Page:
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Nikopolis is located on the peninsula of
Preveza, in SW
Epirus. It was founded by Octavianus Augustus, after the naval battle of
Actium, in 31 BC.
The city had its own mint and every four years celebrated the Actia, festivals including athletic, musical and racing contests. Many intellectuals of the period, such as Epictetus (AD 89) were gathered in Nikopolis. The city continued to be inhabited during the Byzantine period.
The first systematic excavations on the site were carried out in the period 1913-1926, by the Archaeological Society, under the direction of Al. Philadelpheus, and were continued by professors G. Soteriou and A. Orlandos until 1938. In 1938 J. Papademetriou, Ephor of Antiquities, conducted a restricted excavation in the area of the Gymnasium, but was stopped by the Second World War. Fieldwork was resumed in 1956 by A. Orlandos under the auspices of the Archaeological Society and lasted until 1965. Since then, the local Ephorate has been conducting rescue excavations in the area.
Some of the Roman monuments of the site (dated to 1st-4th centuries AD) have been restored: the Odeum (in 1969-1972), the north thermae (in 1973-1974), the Nymphaeum (in 1975), the large theatre, the Roman wall and the
villa of Manius Antoninus which contained remarkable
mosaic floors (in 1978-1984).
Among the most important monuments of Roman Nikopolis are: The Odeum
It lies on the west side of the Ealry Christian wall and contains the
cavea (auditorium), the orchestra and the skene. Since the ground is not naturally sloping
the cavea is supported by three semi-circular stoas. It was constructed in the 1st century AD and remained in use until the second half of the 3rd century AD. The north Thermae (Bedenia)
Roman public building located to the north of the Roman walls. It includes curvilinear and rectangular spaces which are interconnected with many openings and are enriched with semi-circular niches and rows of pillars. The monument of Augustus
It was erected by Octavianus Augustus in 31 BC, after his victory at the battle of Actium and was dedicated to Ares (Mars), Poseidon and Apollo of Actium. It has a stone, Π-shaped podium, on which the bronze beaks from Antonius' ships were attached. The rest of the trophies from the battle were housed in a stoa above the podium. The Theatre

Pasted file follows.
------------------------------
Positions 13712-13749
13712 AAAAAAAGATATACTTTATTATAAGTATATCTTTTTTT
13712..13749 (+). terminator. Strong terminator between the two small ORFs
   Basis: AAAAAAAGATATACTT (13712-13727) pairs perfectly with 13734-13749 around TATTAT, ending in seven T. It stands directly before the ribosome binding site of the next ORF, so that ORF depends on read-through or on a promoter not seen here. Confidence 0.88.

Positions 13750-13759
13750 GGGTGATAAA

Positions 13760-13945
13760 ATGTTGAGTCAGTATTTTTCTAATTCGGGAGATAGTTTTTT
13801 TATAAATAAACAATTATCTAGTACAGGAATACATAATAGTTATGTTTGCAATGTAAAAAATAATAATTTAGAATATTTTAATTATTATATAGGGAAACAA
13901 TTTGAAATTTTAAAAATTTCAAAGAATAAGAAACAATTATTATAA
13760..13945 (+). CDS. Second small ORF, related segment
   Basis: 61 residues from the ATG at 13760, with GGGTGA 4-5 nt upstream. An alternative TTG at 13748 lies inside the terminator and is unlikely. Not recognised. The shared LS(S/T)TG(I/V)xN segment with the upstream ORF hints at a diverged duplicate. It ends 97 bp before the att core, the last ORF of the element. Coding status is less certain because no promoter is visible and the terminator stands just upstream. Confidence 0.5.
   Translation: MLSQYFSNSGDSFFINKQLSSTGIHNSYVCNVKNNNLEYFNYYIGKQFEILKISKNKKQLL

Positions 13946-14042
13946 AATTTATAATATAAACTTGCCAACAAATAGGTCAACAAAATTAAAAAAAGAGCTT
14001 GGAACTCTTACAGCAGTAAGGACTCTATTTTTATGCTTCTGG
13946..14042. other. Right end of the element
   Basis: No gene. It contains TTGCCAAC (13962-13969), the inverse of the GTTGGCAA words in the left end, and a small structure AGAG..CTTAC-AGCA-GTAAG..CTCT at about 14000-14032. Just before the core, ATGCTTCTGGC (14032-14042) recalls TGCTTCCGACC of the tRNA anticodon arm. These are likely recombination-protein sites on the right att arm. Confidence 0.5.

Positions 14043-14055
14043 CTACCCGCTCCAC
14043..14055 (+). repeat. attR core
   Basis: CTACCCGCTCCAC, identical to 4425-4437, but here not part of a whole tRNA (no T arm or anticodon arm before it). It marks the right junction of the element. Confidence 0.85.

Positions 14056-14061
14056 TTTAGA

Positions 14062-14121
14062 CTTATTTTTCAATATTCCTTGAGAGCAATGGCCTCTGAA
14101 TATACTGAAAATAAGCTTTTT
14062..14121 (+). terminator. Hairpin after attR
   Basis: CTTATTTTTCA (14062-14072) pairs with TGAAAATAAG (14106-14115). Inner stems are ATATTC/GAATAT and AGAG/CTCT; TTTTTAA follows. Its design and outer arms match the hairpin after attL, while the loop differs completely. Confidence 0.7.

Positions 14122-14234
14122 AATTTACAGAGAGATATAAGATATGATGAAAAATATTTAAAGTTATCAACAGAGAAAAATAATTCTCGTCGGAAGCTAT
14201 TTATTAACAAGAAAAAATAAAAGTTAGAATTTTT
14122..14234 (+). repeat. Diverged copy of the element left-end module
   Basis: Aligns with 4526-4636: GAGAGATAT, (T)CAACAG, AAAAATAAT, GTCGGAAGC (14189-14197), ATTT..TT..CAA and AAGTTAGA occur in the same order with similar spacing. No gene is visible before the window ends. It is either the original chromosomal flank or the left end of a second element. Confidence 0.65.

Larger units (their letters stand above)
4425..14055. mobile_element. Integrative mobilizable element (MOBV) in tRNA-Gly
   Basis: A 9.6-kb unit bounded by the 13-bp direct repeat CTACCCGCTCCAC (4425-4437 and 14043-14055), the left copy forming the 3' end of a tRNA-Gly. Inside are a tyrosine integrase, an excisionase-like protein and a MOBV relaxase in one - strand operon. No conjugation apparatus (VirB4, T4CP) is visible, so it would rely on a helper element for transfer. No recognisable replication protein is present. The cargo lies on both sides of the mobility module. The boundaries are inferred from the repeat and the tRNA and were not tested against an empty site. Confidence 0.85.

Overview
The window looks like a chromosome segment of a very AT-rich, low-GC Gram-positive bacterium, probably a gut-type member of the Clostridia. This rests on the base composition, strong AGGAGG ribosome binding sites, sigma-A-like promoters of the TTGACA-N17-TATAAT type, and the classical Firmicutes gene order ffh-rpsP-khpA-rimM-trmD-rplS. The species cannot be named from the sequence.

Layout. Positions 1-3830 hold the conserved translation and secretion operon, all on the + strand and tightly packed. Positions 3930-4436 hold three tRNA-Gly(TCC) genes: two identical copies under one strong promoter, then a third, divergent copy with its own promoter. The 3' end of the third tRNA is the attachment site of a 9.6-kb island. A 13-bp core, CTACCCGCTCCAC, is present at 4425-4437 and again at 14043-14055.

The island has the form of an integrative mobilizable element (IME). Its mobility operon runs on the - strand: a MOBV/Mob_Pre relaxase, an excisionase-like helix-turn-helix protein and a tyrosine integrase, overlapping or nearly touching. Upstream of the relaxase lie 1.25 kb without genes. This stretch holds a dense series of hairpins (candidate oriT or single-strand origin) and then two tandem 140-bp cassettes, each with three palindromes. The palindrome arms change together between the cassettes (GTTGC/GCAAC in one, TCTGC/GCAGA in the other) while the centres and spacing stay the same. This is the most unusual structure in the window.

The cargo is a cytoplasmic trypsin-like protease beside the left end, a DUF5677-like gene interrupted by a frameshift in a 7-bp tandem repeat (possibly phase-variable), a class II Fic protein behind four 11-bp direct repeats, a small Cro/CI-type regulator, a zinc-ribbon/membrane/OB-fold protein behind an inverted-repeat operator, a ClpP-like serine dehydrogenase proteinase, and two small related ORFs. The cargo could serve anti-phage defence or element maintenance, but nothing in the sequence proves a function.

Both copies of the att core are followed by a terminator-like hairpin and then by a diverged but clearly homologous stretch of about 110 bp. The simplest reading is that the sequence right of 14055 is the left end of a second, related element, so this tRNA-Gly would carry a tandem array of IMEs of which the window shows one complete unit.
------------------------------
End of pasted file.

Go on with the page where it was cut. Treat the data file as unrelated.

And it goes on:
It is located to the SE of the monument of Augustus. The skene must have been exceptionally high, probably two-storeyed, with three arched entrances. Three subterranean corridors allowed the spectators access to the cavea, which was supported by three semi-circular stoas. Dated to the 1st century AD. The Nymphaeum
It is located to the west of the Roman walls and consists of two rectangular buildings with a simple, undecorated facade, and niches in the interior. Here ended the aqueduct that carried potable water from the springs of the village of Agios Georgios to Nikopolis. It is not certain whether the two buildings were erected at the same time. One of these, the north, must have been constructed in the early 3rd century AD. The aqueduct
The Roman aqueduct of Nikopolis, 50 km long, carried the water from the springs of
Agios Georgios to two cisterns in the Nymphaeum of Nikopolis. It actually consists of three parts, each constructed in a different manner:
A channel with a vaulted, water-proof roof and ventilation shafts
A tunnel quarried out in the Kokkinopelos valley and
Arcaded bridges that carried the water across the hills.
The Roman aqueduct was constructed after the foundation of Nikopolis by Augustus for the water supply of the new city.
The flourishing capital and seat of the archibishop of the Roman province of Old Epiros became very prosperous until an economic and political crisis, in combination with the disastrous earthquakes and the invasions of Goths marked a period of gradual decline.
The city knew three major invasions and subsequent plunderings: by Alarichus in AD 395, by the Vandals in AD 475, by the Goths of Totila in AD 551. By the end of the 9th or the beginning of the 10th century AD inhabitation on the site ceased and the city was abandoned.
Among the most important monuments of the Early Christian Nikopolis are: Basilica A (of Doumetios)
Three-aisled basilica dedicated to Saint Demetrios, founded by Doumetios I, the archbishop of Nikopolis, and by his successor, Doumetios II. It has a transept, an atrium, and a narthex with a baptistery and a vestry. The floors are covered with fine mosaics. Dated to AD 550-575. Basilica B (of Alkison)
Five-aisled basilica with a transept, a narthex with baptistery and vestry and an atrium. Fragments of the mosaic floors are preserved in the atrium, the diaconicon and the annexes. Dated to AD 450-516. Basilica D (of Asyrmatos or the Ascension)
It lies outside the Byzantine walls, at a distance of 800 m. from the centre of the city. It is a three-aisled basilica with a transept, a narthex with annexes, and an atrium. Mosaic floors are preserved in the narthex and diaconicon (vestry). Dated between the end of the 5th and the third quarter of the 6th century AD. Basilica E (Saint Menas of Margarona)
It is located 6 km SE of Nikopolis. Three-aisled basilica with a transept, narthex, exonarthex or atrium, and a semicircular court with a cistern and mosaic floors. Dated to the middle of the 6th century AD. The Episcopeion (Bishop's Seat)
Large Roman structure with a peristyle atrium located to the west of basilica A. Some of the mosaic floors in the porticos date to the Christian period, and it seems probable that the building was converted into the bishop's seat during the Christian times. Early Christian Mansion at Ftelia
It comprises small rooms, a portico and a courtyard with an apse. Parts of the mosaic floors have survived. Dated to the second half of the 5th century AD.